Adds the conservative National Review: “We have four plausible alternatives for resolving this discrepancy: one, increase the defense budget (not likely); two, lower the expectations of the defense strategy (also not likely); three, accept the growing strategy-resource mismatch (potentially disastrous); or four, start evaluating defense capabilities in terms of the desired effects they contribute to meeting the needs of our strategy. Options one and two are pragmatically and politically unrealistic. Option three is what we have been doing for the past two decades and is becoming untenable in the face of the growing military capabilities of Russia and China. Option four would be difficult, but it is entirely feasible.”

In addition, the White House is looking at two key non-partisan reforms to “Curb waste, fraud, corruption, and taxpayer abuse” that could positively impact the U.S. Department of Defense. The first is “End Improper Year-End Waste.” The Federal Government’s “use-it-or-lose-it” year-end spending spree has been going on for years. And, in a recent oversight report, analysts found $97 billion spent by most Federal Agencies during the final month of FY18. In the last week of the fiscal year alone, $53 billion in contracts went out the door; that’s one in every ten dollars spent in the entire fiscal year … The second reform is “Conducting Oversight of Spending.” The Trump Administration says it has already eliminated 31,000 duplicate contracts, saving taxpayers $27 billion since 2017. In the FY21 budget request, the White House commits to doing much more, including comparison shopping, volume discounts, and negotiating better deals.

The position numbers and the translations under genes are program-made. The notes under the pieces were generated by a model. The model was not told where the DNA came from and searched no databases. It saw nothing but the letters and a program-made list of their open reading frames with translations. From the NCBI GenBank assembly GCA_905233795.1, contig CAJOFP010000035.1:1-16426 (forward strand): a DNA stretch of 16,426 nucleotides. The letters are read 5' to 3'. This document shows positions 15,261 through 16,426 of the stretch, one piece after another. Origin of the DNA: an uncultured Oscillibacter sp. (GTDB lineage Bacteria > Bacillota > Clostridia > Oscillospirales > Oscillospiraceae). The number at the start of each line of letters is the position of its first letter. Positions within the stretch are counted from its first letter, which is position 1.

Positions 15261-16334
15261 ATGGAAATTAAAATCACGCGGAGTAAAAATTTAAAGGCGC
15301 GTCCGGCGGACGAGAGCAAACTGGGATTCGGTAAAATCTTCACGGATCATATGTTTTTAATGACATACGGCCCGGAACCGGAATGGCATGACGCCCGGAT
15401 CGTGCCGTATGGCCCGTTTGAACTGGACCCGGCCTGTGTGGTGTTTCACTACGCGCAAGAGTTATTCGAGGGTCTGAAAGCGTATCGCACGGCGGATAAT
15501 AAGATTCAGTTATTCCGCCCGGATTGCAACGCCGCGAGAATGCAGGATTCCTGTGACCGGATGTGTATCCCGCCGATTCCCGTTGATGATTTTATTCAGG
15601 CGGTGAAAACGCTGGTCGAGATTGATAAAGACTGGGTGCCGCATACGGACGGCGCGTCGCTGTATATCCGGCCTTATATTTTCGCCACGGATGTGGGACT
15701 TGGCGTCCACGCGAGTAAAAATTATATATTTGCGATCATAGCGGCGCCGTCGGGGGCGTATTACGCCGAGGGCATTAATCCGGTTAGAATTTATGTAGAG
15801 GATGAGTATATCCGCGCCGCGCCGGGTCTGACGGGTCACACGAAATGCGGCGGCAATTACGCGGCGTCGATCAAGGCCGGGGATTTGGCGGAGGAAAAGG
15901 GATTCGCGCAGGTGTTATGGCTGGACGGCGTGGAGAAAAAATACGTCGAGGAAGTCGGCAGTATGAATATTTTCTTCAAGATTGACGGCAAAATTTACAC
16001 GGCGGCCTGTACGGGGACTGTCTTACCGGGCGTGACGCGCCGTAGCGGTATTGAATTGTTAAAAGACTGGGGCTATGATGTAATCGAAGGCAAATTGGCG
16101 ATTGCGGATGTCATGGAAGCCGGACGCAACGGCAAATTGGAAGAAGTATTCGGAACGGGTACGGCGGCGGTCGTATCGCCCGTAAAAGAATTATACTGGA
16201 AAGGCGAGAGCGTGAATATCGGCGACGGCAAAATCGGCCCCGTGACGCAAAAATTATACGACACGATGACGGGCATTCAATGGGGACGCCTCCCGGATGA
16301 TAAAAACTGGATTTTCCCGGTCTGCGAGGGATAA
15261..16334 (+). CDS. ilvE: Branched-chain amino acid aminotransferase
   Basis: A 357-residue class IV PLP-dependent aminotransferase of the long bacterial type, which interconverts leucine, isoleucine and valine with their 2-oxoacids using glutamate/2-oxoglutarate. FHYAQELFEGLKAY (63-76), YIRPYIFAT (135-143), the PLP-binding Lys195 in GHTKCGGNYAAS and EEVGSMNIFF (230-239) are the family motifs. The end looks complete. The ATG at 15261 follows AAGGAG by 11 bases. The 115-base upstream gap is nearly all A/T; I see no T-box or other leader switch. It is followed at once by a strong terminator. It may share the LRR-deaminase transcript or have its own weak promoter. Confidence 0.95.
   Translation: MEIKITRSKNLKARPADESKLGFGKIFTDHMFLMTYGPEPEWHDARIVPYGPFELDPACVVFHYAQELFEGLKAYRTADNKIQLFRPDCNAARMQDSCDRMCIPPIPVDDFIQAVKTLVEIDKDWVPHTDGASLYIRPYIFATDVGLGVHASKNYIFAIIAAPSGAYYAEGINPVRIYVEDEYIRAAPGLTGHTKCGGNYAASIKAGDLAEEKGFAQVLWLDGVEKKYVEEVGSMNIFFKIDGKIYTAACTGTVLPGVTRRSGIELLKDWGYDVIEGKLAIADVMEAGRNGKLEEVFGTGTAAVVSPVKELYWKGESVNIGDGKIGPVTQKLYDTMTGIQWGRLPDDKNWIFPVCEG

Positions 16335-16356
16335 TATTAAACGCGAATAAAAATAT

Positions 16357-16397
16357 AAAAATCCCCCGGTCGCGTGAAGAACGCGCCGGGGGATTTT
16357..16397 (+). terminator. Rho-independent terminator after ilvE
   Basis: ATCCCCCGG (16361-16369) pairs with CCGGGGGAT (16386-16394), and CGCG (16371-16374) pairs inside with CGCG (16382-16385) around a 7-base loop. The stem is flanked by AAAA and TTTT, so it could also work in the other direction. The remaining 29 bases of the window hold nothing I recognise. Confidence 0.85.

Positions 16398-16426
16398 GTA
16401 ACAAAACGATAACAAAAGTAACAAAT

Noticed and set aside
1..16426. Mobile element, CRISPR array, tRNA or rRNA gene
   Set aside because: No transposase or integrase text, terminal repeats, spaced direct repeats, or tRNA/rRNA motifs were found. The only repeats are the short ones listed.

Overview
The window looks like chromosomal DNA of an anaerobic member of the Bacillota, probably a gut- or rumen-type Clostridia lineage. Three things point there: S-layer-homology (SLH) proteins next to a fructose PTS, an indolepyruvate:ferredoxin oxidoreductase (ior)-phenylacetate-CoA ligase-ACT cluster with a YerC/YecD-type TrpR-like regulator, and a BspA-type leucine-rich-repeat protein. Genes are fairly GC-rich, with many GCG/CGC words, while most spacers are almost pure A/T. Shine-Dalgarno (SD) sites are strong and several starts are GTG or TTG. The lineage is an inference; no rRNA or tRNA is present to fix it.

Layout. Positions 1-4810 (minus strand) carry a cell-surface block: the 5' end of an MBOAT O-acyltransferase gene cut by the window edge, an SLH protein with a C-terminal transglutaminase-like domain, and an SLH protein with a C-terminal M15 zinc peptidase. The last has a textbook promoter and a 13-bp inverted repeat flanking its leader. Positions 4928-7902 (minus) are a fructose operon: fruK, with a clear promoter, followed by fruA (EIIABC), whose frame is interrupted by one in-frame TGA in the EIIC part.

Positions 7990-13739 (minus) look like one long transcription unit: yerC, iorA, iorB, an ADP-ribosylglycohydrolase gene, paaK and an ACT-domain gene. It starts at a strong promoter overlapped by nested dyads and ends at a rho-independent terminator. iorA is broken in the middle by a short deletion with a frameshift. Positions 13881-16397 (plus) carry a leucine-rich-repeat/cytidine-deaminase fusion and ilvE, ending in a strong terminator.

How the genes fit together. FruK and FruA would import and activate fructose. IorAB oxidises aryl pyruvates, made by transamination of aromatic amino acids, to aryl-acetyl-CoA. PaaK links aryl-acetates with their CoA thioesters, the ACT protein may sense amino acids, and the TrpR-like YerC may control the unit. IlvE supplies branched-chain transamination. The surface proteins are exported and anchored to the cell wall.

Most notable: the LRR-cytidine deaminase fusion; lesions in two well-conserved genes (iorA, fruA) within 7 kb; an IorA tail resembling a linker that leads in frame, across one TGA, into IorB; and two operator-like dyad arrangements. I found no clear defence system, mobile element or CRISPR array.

Overall, the President’s FY21 budget request looks to bring down deficits each subsequent year, and (finally) put the Federal Government on a path to a balanced budget in 15 years. Most agree that unsustainable Federal spending is a serious threat to America’s prosperity as the nation’s Gross Federal debt is now more than $23 trillion; and the White House says it’s imperative that the U.S. Congress, House as well as Senate, take meaningful action to refocus Federal priorities and reign in spending.

As noted, the last time the U.S. actually posted a balanced budget was 2001, which saw a surplus of $127.3 billion. Since that fateful year – re: September 11’s four coordinated terrorist attacks by the Islamic terrorist group al-Qaeda – the U.S. Congressional Budget Office (CBO) reports the country has been on a path of 20 straight years of spending deficits and unbalanced budgets.